One of the defining moments early in season four of The Crown is the shocking death of Lord Mountbatten, "Uncle Dickie" to the royal family. His 1979 assassination at the hands of the IRA sent shockwaves in real life just as much as in the show's version of events, but the reasons for his death were based in the complicated and violent politics of the time.
The New York Times, along with most other major media sources at the time, reported the IRA's statement taking responsibility and explaining its motivations for the bombing, which also killed his grandson, his daughter's mother-in-law, and a local boy and injured other members of the family:
"In claiming responsibility for the execution of Lord Mountbatten the I.R.A. state that the bombing was a discriminate act to bring to the attention of the English people the continuing occupation of our country. The British Army acknowledge that after 10 years of war it cannot defeat us, but yet it continues with the oppression of our people and torture of our comrades in H Block. Well, for this we will tear out their sentimental imperialist hearts.
The death of Lord Mountbatten and tributes paid to him will be seen in contrast to the apathy of the British Government and English people to the deaths of over 300 British soldiers and the deaths of Irish men, women and children at the hands of their forces."
Mountbatten and his family were, in some ways, an easy target: they were known to vacation at Classiebawn Castle in County Sligo in northwestern Ireland, which, as the BBC reported, was near the border with Northern Ireland and only miles from an area used as an IRA refuge. Because they were there in a personal capacity, only local police were involved in their security, which meant that Mountbatten's boat, the Shadow V, had been left unattended overnight. IRA member Thomas McMahon was able to slip onboard and plant the bomb, which would later be remotely detonated.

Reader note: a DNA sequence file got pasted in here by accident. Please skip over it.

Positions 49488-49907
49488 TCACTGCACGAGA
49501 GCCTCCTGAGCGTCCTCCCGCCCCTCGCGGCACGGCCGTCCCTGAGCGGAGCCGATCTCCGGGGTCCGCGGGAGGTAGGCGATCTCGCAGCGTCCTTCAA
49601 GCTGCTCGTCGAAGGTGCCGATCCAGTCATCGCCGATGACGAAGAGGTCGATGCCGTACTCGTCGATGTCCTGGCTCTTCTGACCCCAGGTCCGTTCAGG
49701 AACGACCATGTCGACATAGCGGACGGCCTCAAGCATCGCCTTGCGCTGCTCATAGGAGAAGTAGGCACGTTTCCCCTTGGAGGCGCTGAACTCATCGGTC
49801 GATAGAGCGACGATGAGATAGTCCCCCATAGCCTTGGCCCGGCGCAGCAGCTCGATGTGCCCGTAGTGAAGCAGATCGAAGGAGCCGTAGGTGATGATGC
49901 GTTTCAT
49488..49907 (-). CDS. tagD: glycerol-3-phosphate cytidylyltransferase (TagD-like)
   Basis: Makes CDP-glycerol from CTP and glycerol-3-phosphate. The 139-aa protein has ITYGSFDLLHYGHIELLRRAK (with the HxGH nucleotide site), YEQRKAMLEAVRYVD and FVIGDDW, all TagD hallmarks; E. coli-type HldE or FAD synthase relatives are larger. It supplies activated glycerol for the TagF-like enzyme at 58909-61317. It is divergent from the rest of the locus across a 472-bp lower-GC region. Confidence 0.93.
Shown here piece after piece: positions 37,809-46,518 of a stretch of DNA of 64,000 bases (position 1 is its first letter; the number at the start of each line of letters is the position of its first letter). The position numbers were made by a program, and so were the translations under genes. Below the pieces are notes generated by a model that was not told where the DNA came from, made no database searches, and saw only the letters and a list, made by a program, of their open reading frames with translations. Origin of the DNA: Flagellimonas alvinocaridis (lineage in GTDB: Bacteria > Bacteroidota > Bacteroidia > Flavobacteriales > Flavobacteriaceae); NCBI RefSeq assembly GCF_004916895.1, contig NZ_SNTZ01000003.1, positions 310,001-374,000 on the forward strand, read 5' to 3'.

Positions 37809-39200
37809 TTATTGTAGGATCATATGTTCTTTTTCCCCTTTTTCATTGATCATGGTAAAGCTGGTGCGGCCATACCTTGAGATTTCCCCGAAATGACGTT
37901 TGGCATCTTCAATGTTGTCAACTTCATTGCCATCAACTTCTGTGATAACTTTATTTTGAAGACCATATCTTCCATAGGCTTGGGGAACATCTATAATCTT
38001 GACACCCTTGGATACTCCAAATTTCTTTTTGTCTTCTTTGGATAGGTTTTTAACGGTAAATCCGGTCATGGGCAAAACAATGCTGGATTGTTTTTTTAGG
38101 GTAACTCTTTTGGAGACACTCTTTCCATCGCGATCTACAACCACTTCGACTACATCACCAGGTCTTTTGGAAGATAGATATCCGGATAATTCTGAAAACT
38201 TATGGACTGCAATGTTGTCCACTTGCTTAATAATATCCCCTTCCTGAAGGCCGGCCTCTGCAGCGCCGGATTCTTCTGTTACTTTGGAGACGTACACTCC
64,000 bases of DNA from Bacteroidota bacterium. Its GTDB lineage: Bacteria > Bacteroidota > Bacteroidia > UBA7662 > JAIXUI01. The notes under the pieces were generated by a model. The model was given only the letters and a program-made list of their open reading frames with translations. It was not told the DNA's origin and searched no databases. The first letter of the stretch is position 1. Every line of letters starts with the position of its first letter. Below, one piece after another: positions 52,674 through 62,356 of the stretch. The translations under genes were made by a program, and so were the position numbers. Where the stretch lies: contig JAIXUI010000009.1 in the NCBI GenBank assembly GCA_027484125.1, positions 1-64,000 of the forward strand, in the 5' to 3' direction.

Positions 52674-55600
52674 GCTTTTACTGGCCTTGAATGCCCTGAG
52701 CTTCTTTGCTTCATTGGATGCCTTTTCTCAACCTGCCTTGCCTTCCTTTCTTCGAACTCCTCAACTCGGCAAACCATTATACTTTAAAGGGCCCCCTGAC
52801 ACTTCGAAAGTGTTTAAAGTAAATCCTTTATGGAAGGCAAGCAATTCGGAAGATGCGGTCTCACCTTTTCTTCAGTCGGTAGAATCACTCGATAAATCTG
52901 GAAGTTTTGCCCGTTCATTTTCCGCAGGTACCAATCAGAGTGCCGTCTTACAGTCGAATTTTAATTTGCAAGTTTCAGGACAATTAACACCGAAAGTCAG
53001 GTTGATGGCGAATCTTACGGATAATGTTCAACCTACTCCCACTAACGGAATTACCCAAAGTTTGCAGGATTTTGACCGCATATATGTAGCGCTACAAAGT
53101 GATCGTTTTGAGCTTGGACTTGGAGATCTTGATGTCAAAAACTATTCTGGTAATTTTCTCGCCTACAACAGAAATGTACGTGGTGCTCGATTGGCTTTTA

The assassination came during a long and often violent period in Irish history known as the Troubles. There were many dimensions and nuances to the conflict, but, in essence, it boiled down to opposing views on the status of Northern Ireland: should it remain part of the United Kingdom or join the Republic of Ireland to form a united Ireland? Religious dimensions also layered more issues onto the conflict, with fighting over discrimination against the Catholic and "nationalist" minority by the Protestant and "Unionist" government in Northern Ireland. British troops were deployed beginning in 1969, and remained a presence in the conflict until 2007.
Not only was Mountbatten an important member of the royal family, but his high-ranking military and political career made him a target for a statement-making act of violence. At the time, Sinn Féin Vice President Gerry Adams suggested that Mountbatten's assassination was part of a war, or even retribution for the acts of the British establishment and Mountbatten's own career in the upper ranks of the military.
"The IRA gave clear reasons for the execution. I think it is unfortunate that anyone has to be killed, but the furor created by Mountbatten's death showed up the hypocritical attitude of the media establishment," he said at the time, as The Daily Beast notes. "As a member of the House of Lords, Mountbatten was an emotional figure in both British and Irish politics. What the IRA did to him is what Mountbatten had been doing all his life to other people; and with his war record I don't think he could have objected to dying in what was clearly a war situation."
In 2015, Prince Charles visited the site of his great-uncle's assassination and even met with Adams. The BBC reported that the two shook hands and "expressed regret for what happened from 1968 onwards," but tensions remained and still remain.